Grand Cayman is surrounded by crystal clear water making it one of the best snorkel and dive sites in the world. Visibility ranges from a breathtaking 60-100 feet deep and up to 135 feet horizontally depending upon the time of year. Many other snorkel and dive sites around the world are turbid from the silt runoff of interior lakes and rivers. Cayman doesn’t have any lakes or rivers. Rainwater runs off Cayman’s ironshore and into the Caribbean Sea as clear as the way it came down.
Grand Cayman’s waters are saltier than many other ocean bodies due to the high evaporation rate of tropical temperatures. Higher salinity means better buoyancy. The combination of high salinity and high visibility makes for super-easy snorkeling. Floating on the surface is all that’s required to enjoy the hundreds of exotic species of fish and plants living on the reefs below.
If you’re new to snorkeling and will be visiting Grand Cayman for the first time, here are a few suggestions:
Pack a Rash Guard
Water temperatures vary from the 70s in winter to the mid-80s in summer. An inexpensive long-sleeved rash guard or dive skin will keep you warm and protect your skin from the sun. Leisure Pro has a great selection of men’s and women’s dive apparel at affordable prices.
Fins, Fins, Fins
Whether it’s behind your villa or at any of the popular snorkel sites, if you’re swimming with water over your head you must wear fins. This is the ocean we’re talking about here and you need power to counter against the currents. Fins provide the propulsion to swim through undetected currents. Oh, and children aren’t the only ones who need to wear life vests if you’re a decent distance from shore.
Protect Your Feet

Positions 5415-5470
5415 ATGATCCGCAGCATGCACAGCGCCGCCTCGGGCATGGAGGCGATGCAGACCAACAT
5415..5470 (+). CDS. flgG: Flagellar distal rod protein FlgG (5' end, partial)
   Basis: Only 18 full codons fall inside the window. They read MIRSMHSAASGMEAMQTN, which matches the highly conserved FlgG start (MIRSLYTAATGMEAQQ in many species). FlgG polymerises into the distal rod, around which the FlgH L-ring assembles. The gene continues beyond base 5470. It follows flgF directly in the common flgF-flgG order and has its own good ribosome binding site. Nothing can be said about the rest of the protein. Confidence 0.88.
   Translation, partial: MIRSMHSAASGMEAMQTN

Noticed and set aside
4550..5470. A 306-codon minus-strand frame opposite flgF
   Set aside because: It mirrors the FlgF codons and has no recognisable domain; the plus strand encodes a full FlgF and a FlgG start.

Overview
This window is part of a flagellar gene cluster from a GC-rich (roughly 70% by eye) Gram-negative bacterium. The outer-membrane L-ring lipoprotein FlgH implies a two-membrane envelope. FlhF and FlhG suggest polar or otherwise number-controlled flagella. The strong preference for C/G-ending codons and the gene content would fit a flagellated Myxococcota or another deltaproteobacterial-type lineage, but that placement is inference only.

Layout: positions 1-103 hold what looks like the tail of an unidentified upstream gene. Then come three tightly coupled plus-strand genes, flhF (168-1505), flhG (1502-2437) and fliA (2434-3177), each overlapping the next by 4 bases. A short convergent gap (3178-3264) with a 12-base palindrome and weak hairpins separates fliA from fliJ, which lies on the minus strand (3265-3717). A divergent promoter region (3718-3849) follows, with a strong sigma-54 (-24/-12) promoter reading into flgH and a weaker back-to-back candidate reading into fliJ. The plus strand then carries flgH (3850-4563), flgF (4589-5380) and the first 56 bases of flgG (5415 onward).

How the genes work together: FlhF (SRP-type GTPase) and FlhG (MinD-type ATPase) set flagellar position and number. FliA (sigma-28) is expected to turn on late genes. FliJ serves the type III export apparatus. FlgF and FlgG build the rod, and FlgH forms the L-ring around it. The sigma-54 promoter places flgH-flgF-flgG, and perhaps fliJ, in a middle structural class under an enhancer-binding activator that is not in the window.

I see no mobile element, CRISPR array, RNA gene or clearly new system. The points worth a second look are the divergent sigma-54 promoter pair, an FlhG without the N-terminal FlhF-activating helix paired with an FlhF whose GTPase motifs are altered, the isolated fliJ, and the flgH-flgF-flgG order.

Pack a pair of water shoes. Fish and marine life don’t live where they can’t build homes. Great snorkel spots typically require some wading through soft turtle grass or rocks in the shallows. Tiny sea urchins may be hiding in ironshore fissures. Rubber soles will protect your feet from potential hazards and scrapes.
Bring Well-Fitting Gear
Fins are easy to fit but not all masks are created equal. Snorkeling is infinitely more enjoyable if you aren’t fighting leaks and making continual adjustments. I, my daughters, and sisters-in-law all own Cressi Big Eyes Evolution mask with clear skirt. It seems to fit narrow faces particularly well. Sorry guys, I do not have any special scoop on masks for you.
New masks come with a silicon film on the interior lens that you will need to dissolve by rubbing Crest toothpaste–not gel–with your fingers and rinsing thoroughly with tap water.
And hey, great news! If you can’t bring yourself to spend money on masks for your kids our Silver Thatch Welcome Center on Frank Sound Road provides Scuba Pro masks, fins, and snorkels as a complimentary service to our guests!
Don’t Snorkel Alone
Even if you’re snorkeling in five feet of water behind your villa the buddy system is always best. Always!
Let Others Know You’re in the Water
It’s also advisable to carry along an inflatable float with dive flag if you’re farther off shore. The dive flag will alert any small boat traveling inside the reef that snorkelers are in the area.
Protect the Coral at All Times
One kick of a fin can break off a piece of coral that took thousands of years to develop. First-time snorkelers and divers often don’t realize just how far their fins extend. You may not even feel the coral break off if you hit it but the damage will be done. Make sure you keep a safe distance between your fins and the terrain. Watch where you kick. And even more importantly, watch where you stand.
The information above isn’t exhaustive by any means. It’s simply a guide to get you started and enjoying this amazing ecosystem!